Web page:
As a postscript to this, I just five minutes ago got a call which I get periodically: it was the Orange County Firefighters, raising money for a charity event they’re throwing. As I often do with calls like this, I begged off by saying that, while I support the cause, I’m a graduate student, with little disposable income. Except this time, as soon as the words “I’m a graduate student” were out of my mouth, the woman on the other end said, with real feeling, “Oh, I’m sorry.” Yeah, well, them’s the breaks, right? Don’t shed any tears for me; we all have our cross to bear.

October 1, 2006

Teach your children well

Filed under: Funny Stuff, IMs — tomemos @ 1:30 am

A conversation between Tom and Julie, 9/30/06:

T: Oh, by the way, the Jesus Camp in the film is called “Kids On Fire.” Seriously.
J: Ewwww!!!
T: Yeah. I don’t know whether liberals are smarter than conservatives, but we would never send our kids to a camp about being on fire.
J: Unless it was a stuntman camp. And in that case, no eight-year-olds.
T: We have time to discuss this later, but I don’t really want my kids going to stuntman camp. No member of my family has ever been a stuntman, and I don’t want to start now.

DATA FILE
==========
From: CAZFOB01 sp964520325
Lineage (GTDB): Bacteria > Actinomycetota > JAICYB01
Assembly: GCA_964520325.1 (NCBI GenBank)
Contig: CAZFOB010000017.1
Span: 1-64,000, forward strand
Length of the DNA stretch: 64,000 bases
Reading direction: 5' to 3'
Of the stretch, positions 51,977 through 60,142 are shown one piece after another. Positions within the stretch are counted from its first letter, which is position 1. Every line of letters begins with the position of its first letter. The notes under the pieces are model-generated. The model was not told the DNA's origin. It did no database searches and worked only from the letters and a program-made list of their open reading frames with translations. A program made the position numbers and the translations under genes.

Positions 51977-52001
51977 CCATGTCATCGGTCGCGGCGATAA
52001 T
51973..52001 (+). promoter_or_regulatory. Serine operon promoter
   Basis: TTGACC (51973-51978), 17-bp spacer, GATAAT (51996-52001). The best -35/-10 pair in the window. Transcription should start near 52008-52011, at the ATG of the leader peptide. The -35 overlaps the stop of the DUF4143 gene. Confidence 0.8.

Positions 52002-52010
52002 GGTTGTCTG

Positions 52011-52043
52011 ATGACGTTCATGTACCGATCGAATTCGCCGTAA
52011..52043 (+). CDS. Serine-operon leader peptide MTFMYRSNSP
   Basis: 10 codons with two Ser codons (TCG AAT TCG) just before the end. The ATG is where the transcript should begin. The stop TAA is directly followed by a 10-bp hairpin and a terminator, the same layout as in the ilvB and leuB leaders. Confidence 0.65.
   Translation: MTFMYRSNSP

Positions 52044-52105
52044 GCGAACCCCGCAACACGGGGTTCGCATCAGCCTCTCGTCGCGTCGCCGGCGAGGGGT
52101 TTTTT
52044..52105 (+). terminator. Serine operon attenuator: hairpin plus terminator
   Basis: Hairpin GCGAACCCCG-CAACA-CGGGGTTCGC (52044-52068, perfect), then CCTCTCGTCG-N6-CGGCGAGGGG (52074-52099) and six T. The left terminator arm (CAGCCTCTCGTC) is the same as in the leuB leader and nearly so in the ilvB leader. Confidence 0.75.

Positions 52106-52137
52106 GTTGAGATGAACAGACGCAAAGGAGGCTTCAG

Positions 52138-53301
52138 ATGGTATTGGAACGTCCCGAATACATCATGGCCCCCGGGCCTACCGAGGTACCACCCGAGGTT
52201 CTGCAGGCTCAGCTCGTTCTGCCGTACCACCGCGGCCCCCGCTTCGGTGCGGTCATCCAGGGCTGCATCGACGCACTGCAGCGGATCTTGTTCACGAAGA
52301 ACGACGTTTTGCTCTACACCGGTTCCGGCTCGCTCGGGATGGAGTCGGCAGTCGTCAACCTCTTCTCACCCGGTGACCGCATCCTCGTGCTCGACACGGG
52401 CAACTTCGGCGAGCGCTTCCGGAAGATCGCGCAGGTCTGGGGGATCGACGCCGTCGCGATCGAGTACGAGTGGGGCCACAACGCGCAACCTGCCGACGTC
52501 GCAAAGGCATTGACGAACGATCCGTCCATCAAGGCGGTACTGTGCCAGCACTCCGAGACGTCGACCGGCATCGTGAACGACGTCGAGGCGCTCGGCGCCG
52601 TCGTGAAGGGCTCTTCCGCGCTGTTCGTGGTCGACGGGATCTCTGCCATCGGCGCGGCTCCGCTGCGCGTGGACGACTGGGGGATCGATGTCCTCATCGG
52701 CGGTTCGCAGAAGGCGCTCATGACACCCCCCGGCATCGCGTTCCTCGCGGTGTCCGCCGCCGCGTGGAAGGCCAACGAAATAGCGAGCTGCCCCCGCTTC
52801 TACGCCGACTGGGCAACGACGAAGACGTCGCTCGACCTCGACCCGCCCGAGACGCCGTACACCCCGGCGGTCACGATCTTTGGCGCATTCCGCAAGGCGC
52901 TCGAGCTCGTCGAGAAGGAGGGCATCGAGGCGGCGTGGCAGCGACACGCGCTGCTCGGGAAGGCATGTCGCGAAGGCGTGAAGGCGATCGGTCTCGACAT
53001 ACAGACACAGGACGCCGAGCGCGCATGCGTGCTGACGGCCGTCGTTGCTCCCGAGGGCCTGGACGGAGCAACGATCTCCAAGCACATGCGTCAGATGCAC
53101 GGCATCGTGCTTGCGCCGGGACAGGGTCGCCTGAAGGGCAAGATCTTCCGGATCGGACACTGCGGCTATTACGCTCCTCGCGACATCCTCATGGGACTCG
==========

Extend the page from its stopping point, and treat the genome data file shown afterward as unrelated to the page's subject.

J: See, this is why you’re killing your family line. You’re living in the past.
J: You have to modernize!
T: First of all, I think it’s a little early to say I’m killing my family line—I’m getting married, aren’t I? Second of all, is the future really in stunt work? Third, do you think the way to ensure my line is to encourage my kids to get jobs leaping out of buildings?
J: Hells yeah!
J: Who do you want to carry on your name – a STUNTMAN or some stupid boring futz?
T: …um, I think you just called me, and all my male ancestors, “some stupid boring futz.”
J: You said it, not me.
T: Julie, you’re marrying me, so it’s important to understand: my family is weak-willed and unambitious.
J: Whereas the Glassmans are a proud and noble line. I can trace stuntmen in my family going back to the thirteenth century.
T: I’d like it if your family crest was a guy with a parachute and a black eye.
J: Actually it’s a guy on fire.
T: Is he running around and screaming, or standing there stoically?
J: He’s pretending to run around and scream. But he’s a stuntman so it’s not real. It’s hard to describe. You really have to see the crest to get the subtleties.
T: Well, I look forward to after the wedding, when I am allowed to see the crest in the ancestral Glassman home. And lit on fire.
J: Oh, that’ll happen during the ceremony.
J: You better be ready.
T: …like, without me knowing it?
T: I mean, I guess when you’re lit on fire, you know it.
J: You know now!
T: Right, but I don’t know exactly when.
J: I’ll nudge you or something.
T:Start saying under your breath, “fire fire fire”
T: “look alive”
J: Perfect. I’ll do that.
T: Do they sell asbestos tuxedos?
J: Well, someone should find out, shouldn’t he?